The Irony of Populism: The Republican Shift and the Inevitability of American Aristocracy
Zvi S. Rosen
George Washington University School of Law
The Irony of Populism: The Republican Shift and the Inevitability of American Aristocracy, 18 REGENT U. L. REV. 271 (2006).
"The Irony of Populism: The Republican Shift and the Inevitability of American Aristocracy" analyzes the shift in the role of the Supreme Court following the movement towards a democratic Senate which culminated in the Seventeenth Amendment. The Supreme Court's shift is presented as the inevitable result of the system of mixed government that underlies the constitutional order, which orders American Government into democratic, aristocratic, and monarchical parts. While in the original conception of the constitution the Senate was the aristocratic part, the Senate would become part of the democratic part with the Seventeenth Amendment and prior procedural changes. Into this aristocratic vacuum entered the Supreme Court, and it has remained there since. This shift helps to explain various trends and practices today, including most notably the legislating from the bench often termed "judicial activism." While various elements of this argument have been put forward in the past, they have never been brought forward in one coherent argument that the effects of the Seventeenth Amendment not only seriously impacted the role of the Senate and the States, but also the Senate and the Supreme Court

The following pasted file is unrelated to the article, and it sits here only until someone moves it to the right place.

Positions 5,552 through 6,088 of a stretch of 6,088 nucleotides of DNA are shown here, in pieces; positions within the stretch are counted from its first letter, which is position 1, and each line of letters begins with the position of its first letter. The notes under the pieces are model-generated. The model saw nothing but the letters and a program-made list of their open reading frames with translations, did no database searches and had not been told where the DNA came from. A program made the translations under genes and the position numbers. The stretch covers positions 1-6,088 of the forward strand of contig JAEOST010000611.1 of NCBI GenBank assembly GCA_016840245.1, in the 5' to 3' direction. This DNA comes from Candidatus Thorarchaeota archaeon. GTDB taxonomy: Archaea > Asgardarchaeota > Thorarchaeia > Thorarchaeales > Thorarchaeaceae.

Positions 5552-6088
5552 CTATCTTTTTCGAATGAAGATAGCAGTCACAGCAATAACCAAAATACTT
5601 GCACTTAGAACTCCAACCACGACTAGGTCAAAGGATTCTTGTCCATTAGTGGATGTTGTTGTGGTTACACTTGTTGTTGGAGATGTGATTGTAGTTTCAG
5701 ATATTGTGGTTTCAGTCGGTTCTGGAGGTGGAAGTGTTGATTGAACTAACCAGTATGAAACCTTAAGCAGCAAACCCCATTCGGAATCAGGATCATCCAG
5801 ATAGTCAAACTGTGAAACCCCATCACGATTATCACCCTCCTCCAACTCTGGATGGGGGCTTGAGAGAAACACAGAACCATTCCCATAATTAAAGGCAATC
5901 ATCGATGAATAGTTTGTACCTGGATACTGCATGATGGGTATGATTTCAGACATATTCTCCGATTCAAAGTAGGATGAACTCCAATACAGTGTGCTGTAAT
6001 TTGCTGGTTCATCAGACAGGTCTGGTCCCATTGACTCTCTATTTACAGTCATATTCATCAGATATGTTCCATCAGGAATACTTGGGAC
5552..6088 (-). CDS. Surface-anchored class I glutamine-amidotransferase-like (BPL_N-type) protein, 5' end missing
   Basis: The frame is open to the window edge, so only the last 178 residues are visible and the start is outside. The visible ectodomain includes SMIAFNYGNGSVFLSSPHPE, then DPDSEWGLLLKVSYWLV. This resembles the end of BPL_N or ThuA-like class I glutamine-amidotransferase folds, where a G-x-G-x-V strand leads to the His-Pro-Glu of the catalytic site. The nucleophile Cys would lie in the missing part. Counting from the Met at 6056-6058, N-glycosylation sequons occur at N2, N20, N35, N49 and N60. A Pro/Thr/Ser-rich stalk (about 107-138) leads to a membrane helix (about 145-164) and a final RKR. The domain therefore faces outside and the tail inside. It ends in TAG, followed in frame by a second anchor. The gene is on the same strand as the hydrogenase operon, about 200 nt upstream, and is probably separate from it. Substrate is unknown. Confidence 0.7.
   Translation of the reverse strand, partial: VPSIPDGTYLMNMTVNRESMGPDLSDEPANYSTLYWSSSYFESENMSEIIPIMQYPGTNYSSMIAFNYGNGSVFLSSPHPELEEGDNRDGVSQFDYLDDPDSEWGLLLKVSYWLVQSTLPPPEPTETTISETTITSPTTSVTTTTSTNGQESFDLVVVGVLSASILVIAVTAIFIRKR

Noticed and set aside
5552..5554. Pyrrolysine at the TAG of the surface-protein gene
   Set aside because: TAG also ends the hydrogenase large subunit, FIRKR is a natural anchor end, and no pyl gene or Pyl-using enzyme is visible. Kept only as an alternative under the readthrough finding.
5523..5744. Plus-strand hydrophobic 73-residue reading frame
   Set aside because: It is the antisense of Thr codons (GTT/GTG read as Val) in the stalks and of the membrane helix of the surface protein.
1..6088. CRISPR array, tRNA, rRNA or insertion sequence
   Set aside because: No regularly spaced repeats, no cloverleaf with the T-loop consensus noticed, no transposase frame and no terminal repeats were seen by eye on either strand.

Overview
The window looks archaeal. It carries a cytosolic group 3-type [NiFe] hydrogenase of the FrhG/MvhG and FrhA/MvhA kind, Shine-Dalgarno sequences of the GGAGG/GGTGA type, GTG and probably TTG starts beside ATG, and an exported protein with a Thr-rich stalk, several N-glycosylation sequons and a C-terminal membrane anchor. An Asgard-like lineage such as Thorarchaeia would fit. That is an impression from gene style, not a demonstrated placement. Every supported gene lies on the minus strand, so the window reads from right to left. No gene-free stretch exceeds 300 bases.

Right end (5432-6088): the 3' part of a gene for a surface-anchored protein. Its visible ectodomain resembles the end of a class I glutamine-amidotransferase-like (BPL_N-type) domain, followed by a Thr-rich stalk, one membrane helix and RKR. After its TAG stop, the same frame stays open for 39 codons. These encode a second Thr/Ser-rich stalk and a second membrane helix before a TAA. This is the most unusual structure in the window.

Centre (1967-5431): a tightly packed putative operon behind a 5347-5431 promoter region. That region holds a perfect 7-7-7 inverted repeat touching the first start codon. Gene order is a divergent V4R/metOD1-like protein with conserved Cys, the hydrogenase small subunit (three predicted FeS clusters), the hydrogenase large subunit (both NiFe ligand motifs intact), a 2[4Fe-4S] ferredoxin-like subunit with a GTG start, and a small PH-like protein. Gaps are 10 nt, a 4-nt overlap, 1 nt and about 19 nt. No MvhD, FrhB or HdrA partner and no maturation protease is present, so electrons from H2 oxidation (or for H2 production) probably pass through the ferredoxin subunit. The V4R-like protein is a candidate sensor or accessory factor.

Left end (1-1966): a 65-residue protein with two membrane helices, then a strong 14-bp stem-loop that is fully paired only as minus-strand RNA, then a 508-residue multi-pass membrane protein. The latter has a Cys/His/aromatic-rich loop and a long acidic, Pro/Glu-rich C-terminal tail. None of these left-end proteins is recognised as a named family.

Number of Pages in PDF File: 29
Keywords: Seventeenth Amendment, Supreme Court
Date posted: January 20, 2007
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